As the benefits system for veterans has bogged down on Obama’s watch, in spite of his promises to fix it, advocates who had been allies are running out of patience with the president, reports Jamie Reno.
America’s 23 million veterans are facing an unprecedented crisis as the backlog of disability claims at the Department of Veterans Affairs (VA) has grown to nearly 1 million—more than double what it was when President Obama took office.
People stand in line to speak with representatives from the U.S. Department of Veterans Affairs about U.S. military veterans benefits in Washington, D.C., on January 18, 2012. (Saul Loeb/AFP/Getty)
The situation has reached a tipping point. Newspaper editorial boards and magazines call it a “national disgrace” and insist VA Secretary Eric Shinseki should resign. Rep. Jeff Miller (R-FL), chairman of the House Veterans Affairs Committee, is calling for the resignation of Allison Hickey, the VA’s head of benefits.
Given the breadth of the crisis, this widespread outrage isn’t surprising. But perhaps what is surprising is that for the first time, several prominent veteran advocates who’ve been staunch supporters of Obama are now joining the chorus of critics who say the president has badly mishandled the VA.
The Daily Beast’s weekly rundown of the wildest ideas being proposed, or passed, by state lawmakers.
North Carolina: The Promised Land?
GOP state Reps. Carl Ford and Harry Warren jointly proposed a bill Monday that would allow the state to declare an official religion—effectively nullifying the first amendment. The proposal, backed by 12 other Republicans, was put forth as a responsive to an ACLU lawsuit aimed at blocking commissioners in one North Carolina county from opening meetings with a prayer. Thursday, House Speaker Thom Tillis, who’s reportedly considering a U.S. Senate run, effectively killed the proposal by announcing it would nota receive a vote in the full House.
Indiana: Locked and loaded
The state House Education Committee Tuesday approved legislation mandating that one employee in every public school carry a loaded gun during school hours. The bill, which would be the nation’s first of its kind, passed out of committee just hours before the NRA released ++a report++ calling for more armed officers in schools.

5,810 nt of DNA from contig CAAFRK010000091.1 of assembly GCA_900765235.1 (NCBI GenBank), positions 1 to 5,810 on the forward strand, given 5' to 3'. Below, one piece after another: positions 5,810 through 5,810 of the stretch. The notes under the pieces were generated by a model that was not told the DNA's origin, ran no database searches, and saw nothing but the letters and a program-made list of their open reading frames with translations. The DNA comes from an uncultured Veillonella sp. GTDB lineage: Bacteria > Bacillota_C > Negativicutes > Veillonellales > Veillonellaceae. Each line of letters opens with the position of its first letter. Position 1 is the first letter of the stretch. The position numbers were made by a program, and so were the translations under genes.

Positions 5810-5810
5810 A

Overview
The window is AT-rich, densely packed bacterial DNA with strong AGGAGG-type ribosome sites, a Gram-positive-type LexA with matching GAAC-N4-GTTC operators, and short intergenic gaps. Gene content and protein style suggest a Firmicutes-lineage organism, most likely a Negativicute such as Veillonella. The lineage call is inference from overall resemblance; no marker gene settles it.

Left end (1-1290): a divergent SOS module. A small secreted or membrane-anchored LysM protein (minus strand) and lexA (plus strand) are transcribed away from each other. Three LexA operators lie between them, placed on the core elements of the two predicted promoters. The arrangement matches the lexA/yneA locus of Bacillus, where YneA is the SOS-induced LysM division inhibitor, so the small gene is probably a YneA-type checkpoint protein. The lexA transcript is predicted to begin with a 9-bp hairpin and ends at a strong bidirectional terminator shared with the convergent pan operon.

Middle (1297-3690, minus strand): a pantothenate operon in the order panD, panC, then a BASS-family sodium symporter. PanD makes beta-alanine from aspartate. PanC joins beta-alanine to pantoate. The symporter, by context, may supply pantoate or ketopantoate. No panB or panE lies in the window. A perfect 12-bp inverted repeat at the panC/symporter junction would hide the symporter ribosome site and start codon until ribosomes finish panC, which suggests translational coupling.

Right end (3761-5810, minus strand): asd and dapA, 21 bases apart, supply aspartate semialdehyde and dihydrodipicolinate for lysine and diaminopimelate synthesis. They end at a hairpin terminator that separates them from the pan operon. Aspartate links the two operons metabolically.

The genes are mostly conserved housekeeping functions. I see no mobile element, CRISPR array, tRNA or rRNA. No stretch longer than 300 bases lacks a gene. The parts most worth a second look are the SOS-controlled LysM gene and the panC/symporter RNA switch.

When the grandchildren of Ellis Islanders became alumni, they stopped pushing for meritocracy and started favoring carve-outs, writes Lloyd Green.
That the Supreme Court keeps grappling with affirmative action while Washington lawmakers keep their distance makes it clear that elected lawmakers are content to let the Justices take the fore.
Caitria O’Neill, Cofounder and Chief Executive, Recovers, Morgan O’Neill, Cofounder and Chief Science Officer, Recovers and Claire Danes, Actress on 'Mothers Of Invention: The O'Neill Sisters' at the Women in the World Conference 2013. (Pete Marovich/ZUMAPRESS.com, via Corbis)
The Court is grappling this term with the constitutionality of preferential admissions at the University of Texas, and recently announced that it will review next fall the Michigan Civil Rights Initiative (MCRI) that amends the Michigan Constitution to prohibit preferential treatment based upon “race, sex, color, ethnicity, or national origin” in admissions, employment or public contracts.
Regardless of when and how the Supreme Court rules on the pending challenges to affirmative action, here are three takeaways:
What would Jesus do on immigration and guns? Joshua DuBois interviews Jim Wallis, a leading liberal theologian, about some of the most contentious political issues of our time.